DALEY: It was a similar approach but this time it was different because I had parted ways with Universal. I wrote the bulk of this album in between deals, which was very scary in some ways and liberating because I wasn’t really working with deadlines. After going through some label bullshit, I was just like “I want to get back to doing what I do,” so I had the time to go in with the producers that I like and that I have good relationships with and write about things I want to say. I had the space to do that on the first album as well but there was more label involvement. Also, it’s just what I have experienced over the last couple of years — things that I have lived through. You just get a different perspective on things. I lost someone who was very close to me — my manager at the time, the guy who kind of worked with me for my whole career. We built a lot of things together. That put everything into perspective because it was my first time kind of losing someone. That put so much into my perspective of what matters and what doesn’t matter. Having toured so much, I just had a better idea of what kind of album I wanted to make when it came down to it.

RATED R&B: Do you have a favorite song on the album?

DALEY: I really do love every song. I feel really confident there’s no filler. I wanted every song to be almost an essential song. A song that sticks out to me, though, is a song called “True.” It was just a song that really struck a chord. When I wrote it, I felt very satisfied that I expressed something that was very important to me. It’s just the notion of being true to yourself and that life is short and kind of live in the moment and live in your truth. I felt like I needed to write it. After I wrote it, I felt physically better.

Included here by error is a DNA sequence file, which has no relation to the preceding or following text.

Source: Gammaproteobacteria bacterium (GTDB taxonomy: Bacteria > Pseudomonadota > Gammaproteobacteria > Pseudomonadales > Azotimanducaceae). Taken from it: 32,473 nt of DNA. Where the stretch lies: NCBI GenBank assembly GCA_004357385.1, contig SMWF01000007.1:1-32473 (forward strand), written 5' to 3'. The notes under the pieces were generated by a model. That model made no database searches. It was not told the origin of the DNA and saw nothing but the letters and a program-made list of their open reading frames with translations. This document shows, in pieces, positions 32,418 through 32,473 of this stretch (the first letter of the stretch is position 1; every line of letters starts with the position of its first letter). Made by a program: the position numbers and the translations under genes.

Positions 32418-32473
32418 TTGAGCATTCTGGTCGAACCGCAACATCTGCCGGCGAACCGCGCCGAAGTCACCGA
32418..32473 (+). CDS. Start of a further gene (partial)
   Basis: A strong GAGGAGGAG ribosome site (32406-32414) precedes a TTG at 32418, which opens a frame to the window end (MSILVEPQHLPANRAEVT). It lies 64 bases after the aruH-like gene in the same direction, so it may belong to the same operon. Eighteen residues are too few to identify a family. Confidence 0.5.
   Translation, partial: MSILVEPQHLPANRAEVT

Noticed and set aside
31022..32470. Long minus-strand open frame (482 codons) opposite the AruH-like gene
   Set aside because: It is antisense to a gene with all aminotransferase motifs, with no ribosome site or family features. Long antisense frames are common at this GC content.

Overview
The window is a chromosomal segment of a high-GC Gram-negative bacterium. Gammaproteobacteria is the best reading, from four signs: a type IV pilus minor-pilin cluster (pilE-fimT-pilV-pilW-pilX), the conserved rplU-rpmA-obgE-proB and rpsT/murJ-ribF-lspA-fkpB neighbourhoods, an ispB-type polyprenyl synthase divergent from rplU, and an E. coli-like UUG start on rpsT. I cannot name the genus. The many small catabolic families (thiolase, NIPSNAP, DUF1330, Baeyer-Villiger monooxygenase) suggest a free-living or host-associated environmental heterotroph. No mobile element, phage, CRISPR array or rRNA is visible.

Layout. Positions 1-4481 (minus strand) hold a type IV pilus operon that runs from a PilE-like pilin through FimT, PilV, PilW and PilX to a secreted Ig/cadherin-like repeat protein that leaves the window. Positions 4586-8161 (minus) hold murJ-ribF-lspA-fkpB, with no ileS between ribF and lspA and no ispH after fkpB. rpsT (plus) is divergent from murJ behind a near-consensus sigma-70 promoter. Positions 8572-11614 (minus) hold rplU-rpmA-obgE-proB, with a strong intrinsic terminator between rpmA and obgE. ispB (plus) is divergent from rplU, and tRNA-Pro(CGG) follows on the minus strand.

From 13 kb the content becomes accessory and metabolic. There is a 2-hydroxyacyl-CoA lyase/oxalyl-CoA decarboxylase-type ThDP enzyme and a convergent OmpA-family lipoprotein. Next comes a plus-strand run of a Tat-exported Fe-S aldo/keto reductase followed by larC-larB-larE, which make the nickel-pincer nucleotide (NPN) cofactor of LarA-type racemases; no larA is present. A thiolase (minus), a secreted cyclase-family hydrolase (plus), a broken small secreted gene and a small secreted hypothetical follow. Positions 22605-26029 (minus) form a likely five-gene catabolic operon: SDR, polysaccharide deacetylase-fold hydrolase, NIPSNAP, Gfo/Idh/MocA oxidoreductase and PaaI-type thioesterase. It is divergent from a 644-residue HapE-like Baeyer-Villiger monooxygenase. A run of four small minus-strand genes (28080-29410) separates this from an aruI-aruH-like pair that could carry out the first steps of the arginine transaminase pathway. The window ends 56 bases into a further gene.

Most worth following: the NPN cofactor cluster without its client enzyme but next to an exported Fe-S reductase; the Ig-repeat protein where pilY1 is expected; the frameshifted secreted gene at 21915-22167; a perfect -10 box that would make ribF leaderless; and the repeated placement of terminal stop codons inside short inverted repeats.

RATED R&B: Have you picked your next single?

DALEY: Well, there’s two that we’re looking at. I think I know what it is, it’s just whether I want to go in a more uptempo director or whether I want to keep it chill. I kind of don’t mind which one we go with to be honest. I think it would be cool to do the slightly more energetic one because that’s not what people usually hear from me. So, we’ll see.

RATED R&B: How would you describe the R&B music scene in the UK compared to the US?

DALEY: It sounds bad, but I don’t know if there is an R&B music scene in the UK anymore. There is and there isn’t. There’s definitely amazing R&B artists in the UK but I don’t know if there’s a scene because they’re not supported. They’re not really given many outlets. Even the outlets that used to give them some kind of shine now kind of backed away, which is very frustrating. Like, there’s an award show called MOBO Awards, which is Music of Black Origin. It may be equivalent to the BET Awards here where we champion music of black origin, so R&B would be a massive part of that. They kind of backed off from it a bit. So that stuff annoys me.

In the U.S., R&B is more engrained into the culture. It’s the birthplace of that genre. So, people embrace it wholeheartedly. I think in the UK, it could be so much stronger if there was support for it.

RATED R&B: Agreed. It’s kind of similar to the U.S. in a sense that R&B isn’t getting the spotlight like it used to.